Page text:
This is the first of two blog posts on the subject of Narendra Modi, that arose as a direct result of the animated discussion in the last few weeks and months about PM Modi, his performance and especially his agenda.

There are others who know more, who live in India, who have expounded eloquently on the subject.  Rather than trying to say the same things, and invite the same polarised views, here is a simple and hopefully unbiased take (not neutral, merely unbiased). So here goes:

To the average observer, it sees that every Indian is easily slotted into one of two polarised segments, each having distinctly strong views on both their virtues and the other side’s vices.

The first segment is the rabidly pro-Modi camp. In their eyes, he is the saviour, the only one who can deliver the economic growth and strong leadership we need. Generally there are two strong sub-segments within this camp:  the first driven by a view that it is India’s and Hinduism’s time, that we have kowtowed too long to the religious overlordship of Islam and Christianity, that it is time for us to reclaim our own culture and land (whatever their definition of it is). And those who are economically right wing pro-business people, who want to see liberalised policies that allow for taste economic growth. This second group generally has low religious inclinations, and is not necessarily socially right-wing, but prizes economic success and wealth creation over politics.  The two segments may overlap to some degree, but in general are two separate segments that sit in one tent, very similar to the Republican / Conservative parties in the US / UK.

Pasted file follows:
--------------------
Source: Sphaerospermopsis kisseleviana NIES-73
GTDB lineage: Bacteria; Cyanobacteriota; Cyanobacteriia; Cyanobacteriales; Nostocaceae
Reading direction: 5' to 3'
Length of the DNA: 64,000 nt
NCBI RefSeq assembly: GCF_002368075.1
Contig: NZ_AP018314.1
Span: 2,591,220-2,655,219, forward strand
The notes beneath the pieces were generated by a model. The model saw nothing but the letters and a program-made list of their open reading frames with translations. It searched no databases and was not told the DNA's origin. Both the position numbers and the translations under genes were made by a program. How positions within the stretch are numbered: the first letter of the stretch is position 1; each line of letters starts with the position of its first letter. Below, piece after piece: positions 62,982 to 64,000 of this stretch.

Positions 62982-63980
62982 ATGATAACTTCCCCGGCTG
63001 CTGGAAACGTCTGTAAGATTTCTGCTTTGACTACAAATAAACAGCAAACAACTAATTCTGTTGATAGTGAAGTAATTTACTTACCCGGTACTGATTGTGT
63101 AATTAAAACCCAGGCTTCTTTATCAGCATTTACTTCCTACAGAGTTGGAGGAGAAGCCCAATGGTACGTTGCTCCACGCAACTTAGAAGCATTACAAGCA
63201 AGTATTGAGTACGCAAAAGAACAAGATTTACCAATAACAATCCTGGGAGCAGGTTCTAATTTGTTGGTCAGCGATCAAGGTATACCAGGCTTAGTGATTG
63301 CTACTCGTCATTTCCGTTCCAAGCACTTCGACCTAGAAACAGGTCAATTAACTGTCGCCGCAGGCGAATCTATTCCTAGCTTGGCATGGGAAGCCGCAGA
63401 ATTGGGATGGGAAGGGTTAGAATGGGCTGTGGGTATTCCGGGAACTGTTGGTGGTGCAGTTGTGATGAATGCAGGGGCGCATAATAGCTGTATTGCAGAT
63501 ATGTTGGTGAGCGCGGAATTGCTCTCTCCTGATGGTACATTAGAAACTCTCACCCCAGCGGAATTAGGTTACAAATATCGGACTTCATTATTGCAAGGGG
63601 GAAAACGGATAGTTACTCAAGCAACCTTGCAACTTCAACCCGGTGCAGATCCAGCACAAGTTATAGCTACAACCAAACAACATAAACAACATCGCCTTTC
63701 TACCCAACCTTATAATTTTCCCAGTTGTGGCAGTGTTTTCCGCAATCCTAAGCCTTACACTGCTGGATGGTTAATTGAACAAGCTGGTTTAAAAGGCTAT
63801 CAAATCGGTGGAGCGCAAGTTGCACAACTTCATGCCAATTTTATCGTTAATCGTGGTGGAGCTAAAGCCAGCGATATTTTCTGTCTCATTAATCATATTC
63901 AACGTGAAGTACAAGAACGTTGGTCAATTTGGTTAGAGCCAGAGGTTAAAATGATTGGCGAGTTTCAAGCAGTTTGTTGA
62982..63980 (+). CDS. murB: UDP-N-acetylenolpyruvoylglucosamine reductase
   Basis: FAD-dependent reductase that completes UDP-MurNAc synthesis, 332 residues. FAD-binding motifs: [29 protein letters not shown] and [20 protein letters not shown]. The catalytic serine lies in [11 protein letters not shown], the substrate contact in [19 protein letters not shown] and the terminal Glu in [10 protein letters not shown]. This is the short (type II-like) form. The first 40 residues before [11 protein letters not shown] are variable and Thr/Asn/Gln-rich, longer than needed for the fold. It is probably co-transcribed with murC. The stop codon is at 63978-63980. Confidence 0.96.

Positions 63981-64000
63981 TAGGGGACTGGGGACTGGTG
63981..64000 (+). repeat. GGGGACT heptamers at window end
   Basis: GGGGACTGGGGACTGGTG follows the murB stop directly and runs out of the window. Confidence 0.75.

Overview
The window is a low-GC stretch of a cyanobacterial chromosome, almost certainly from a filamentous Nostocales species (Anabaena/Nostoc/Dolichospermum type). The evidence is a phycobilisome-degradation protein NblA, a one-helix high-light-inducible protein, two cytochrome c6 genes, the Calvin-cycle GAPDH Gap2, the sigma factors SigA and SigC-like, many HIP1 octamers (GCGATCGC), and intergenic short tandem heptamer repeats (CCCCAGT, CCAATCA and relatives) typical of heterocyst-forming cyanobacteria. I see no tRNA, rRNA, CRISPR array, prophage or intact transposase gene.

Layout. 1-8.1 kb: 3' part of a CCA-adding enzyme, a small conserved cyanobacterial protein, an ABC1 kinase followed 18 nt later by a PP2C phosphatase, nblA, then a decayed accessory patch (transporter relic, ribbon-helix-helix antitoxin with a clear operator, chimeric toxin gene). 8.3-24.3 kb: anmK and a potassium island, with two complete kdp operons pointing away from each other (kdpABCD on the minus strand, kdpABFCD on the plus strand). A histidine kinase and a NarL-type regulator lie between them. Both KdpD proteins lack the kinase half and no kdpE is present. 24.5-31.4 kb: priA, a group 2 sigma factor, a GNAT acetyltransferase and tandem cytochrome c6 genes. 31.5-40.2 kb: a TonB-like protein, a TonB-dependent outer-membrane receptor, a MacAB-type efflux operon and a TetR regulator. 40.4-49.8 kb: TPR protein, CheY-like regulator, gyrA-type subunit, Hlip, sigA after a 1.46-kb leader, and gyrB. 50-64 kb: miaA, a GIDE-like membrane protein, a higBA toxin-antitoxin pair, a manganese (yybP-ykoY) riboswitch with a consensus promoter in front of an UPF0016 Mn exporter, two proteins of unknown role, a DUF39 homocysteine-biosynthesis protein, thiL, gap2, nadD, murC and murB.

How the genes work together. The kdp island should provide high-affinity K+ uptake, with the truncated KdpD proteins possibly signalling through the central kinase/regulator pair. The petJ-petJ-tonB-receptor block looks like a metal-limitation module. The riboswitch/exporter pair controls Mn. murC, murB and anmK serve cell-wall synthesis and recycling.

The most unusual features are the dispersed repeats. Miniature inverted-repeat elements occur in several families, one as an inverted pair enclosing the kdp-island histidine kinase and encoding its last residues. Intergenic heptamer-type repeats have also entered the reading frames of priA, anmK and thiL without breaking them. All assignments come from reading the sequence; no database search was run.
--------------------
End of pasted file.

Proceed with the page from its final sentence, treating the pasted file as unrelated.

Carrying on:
The second is the rabidly anti-Modi group: In the eyes of these people, Modi is a communalist, he is personally responsible for 2000 or 20000 killings, he covertly encourages every Hindu ideologue to do their best to make India a pure Hindutva nation, his Gujarat miracle is a sham, he has not actually got anything done, he is full of empty sloganeering. Again, there are two distinct groups within this camp, one driven largely by ideological hatred on the religious dimension, and the other by strong commitment to a leftist economic philosophy.

Depending on which camp you belong to, the reactions to the other are also predictable.

To the pro-Modis, the second group is leftist, pseudo-secular, English media reading, elitist, lackeys of the Gandhi dynasty. To the anti-camp, the first group are all rabid ideologues who carry swords, worship cows, and believe women should be covered up like Saudi women are.

Both sides use simplistic labels that permit no nuance, but allow  people to be lumped together into easily assailable positions. A classic example of this is to ask those who question Namo’s performance with non-sequiturs like ’would you rather have Rahul Gandhi?’ or ‘why did you keep quiet when Sikhs were killed under Congress rule?’. Another type of assault  is for the anti-Modi group to state that ‘you think he really does not know about the Hindu who tripped the Muslim  who died the same day in outer Mongolia’.

Sadly, this non-dialogue is rapidly taking india into the kind of polarised cesspool  that  US politics is already in, with talking heads who get their kicks from being in the news deepening  the divide for their own petty benefits.

Can our national dialogue not permit of any nuance? Is there not a large number of people out there who simply don’t care for either side, who just want both economic prosperity and social and religious harmony?

Maybe Namo is not the one.

May be too, Modi is not the worst person in the world.

Maybe he is both of these at the same time?

Maybe he is neither hero nor zero.

Maybe he is the best among a lot of bad options available to India.

As for Modi himself, I think he has an opportunity to change India for the better, one not given to many, but one that is also fading not fast, but surely. Whether he chooses to take it or not, depends on his reactions to the latest state election results.  More on that in the next post.

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